This afternoon, my grandpa took a nap, and I looked through my grandma’s stuff. Most of it is office supplies. You know, one of her “things.” But there are also calendars and letters and pictures and post cards. I’ve known her my whole life, and I had no idea she was saving so much stuff.
Sitting at her desk right now, I can see thank-you cards and Christmas letters from my family displayed in places of honor. A picture of me when I was three years old, with my older brother at my Aunt’s wedding in ’93, is propped against her Rolodex. I wonder why she had it out?
I feel like I’m getting to know her in a whole new way, yet I have so many more questions to ask her. She left behind daily planners dating back to ’87 where she wrote down whatever happened that day. There are things like, “Costas took us to dinner at McDonald’s. How about that!”, which is obviously worthy of important notice if you know my fast-food/franchise/ball-pit hating grandfather. Or one of my favorites, “Hannah Zoe. 6# 1oz. 19 1/2″. Red hair!” Followed a day later by, “Took Hannah to McD’s.” It’s nice to know I had my first fast food experience when I was less than 48 hours old.
The amazing thing is nobody ever knew she was writing everything down and keeping all this stuff. The disappointing thing is that most of her notes are written with the same vagueness with which my grandpa’s stories are being regurgitated. That’s what happens when someone writes or tells a story for their own benefit. They only need the outline – just enough to remember the details themselves. I know that I’m making progress with my grandpa’s story and hearing things I never knew about before, but the way he’s gotten used to telling it (“This happened. This happened. I was so happy. This happened. I was devastated.”) is empty of emotion or surprise, and it makes my job of elaborating harder. I’m worried I’m going to have to stretch his stories so thin and still not make them real, even though they’re so amazing, because he can only explain things in so few broken-English words. He’s been in the U.S. almost sixty years, and he still keeps his Greek/English dictionary next to him while he talks to me. If Yiayia were here, I know she’d be able to fill in the cracks of the stories that Pappou leaves exposed.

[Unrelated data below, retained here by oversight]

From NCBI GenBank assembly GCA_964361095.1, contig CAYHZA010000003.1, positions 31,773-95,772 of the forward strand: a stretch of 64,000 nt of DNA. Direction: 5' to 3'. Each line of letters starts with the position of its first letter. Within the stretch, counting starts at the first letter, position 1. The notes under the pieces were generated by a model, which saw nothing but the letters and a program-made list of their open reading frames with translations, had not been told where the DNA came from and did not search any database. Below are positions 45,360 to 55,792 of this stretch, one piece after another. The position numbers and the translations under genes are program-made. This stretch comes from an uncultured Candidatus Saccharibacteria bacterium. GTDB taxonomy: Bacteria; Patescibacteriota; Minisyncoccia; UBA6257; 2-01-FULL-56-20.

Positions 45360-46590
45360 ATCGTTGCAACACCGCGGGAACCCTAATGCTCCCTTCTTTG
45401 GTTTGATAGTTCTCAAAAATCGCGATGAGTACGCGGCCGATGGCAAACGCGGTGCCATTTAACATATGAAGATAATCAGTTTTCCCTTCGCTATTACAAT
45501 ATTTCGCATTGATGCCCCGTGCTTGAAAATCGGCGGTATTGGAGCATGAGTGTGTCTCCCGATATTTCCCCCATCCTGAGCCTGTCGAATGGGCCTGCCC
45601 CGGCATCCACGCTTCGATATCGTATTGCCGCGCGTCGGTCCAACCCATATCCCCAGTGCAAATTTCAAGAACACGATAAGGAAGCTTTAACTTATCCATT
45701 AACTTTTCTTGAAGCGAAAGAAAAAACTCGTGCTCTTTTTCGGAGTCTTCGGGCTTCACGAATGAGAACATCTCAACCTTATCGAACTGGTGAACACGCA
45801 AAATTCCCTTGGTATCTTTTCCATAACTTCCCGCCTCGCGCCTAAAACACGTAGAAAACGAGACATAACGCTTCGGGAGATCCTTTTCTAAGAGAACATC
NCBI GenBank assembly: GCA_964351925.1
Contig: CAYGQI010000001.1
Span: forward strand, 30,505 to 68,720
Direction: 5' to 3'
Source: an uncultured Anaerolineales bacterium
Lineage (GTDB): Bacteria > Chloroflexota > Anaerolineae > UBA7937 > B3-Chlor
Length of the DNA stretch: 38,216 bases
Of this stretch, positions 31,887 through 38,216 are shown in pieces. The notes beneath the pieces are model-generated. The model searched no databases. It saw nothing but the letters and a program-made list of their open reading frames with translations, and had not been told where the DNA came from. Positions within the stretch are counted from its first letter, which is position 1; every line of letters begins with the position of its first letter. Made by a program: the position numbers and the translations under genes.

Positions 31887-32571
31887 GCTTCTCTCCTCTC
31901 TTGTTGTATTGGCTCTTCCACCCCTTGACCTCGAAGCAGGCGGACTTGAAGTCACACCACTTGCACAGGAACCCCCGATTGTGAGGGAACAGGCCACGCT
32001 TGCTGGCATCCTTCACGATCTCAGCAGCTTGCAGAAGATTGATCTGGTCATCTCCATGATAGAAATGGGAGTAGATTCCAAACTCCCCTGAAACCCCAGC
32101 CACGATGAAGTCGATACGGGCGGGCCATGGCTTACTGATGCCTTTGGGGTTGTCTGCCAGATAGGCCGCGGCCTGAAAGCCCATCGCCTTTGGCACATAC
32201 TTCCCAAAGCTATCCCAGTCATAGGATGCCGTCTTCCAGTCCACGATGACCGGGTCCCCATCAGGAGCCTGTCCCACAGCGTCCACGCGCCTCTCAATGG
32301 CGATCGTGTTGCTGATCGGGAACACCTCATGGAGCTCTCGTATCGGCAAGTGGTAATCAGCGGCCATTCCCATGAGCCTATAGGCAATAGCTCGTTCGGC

Anyway, I’m trying to keep myself from pocketing too many of my grandma’s things with the excuse that whenever I use that pen, or wear that necklace, I’ll think of her. Not because it isn’t true, but because it’s unnecessary. How many little mementos do I need? But it’s hard to choose the most significant things. In the bottom drawer of this desk, I found her favorite Mickey Mouse pencil. I used to sit on her lap and play with the pencil-topper while she did crossword puzzles. I think as kids we tried to erase things with poor Mickey’s head, forgetting that the eraser was hidden underneath, and now the plastic is so worn down that his black nose looks more like a mustache. Every drawer in every room of this house is like a treasure trove of those souvenirs of her life and my childhood and our family.
It’s amazing how much you can know someone and still not know so much. You were quite the lady, Pat.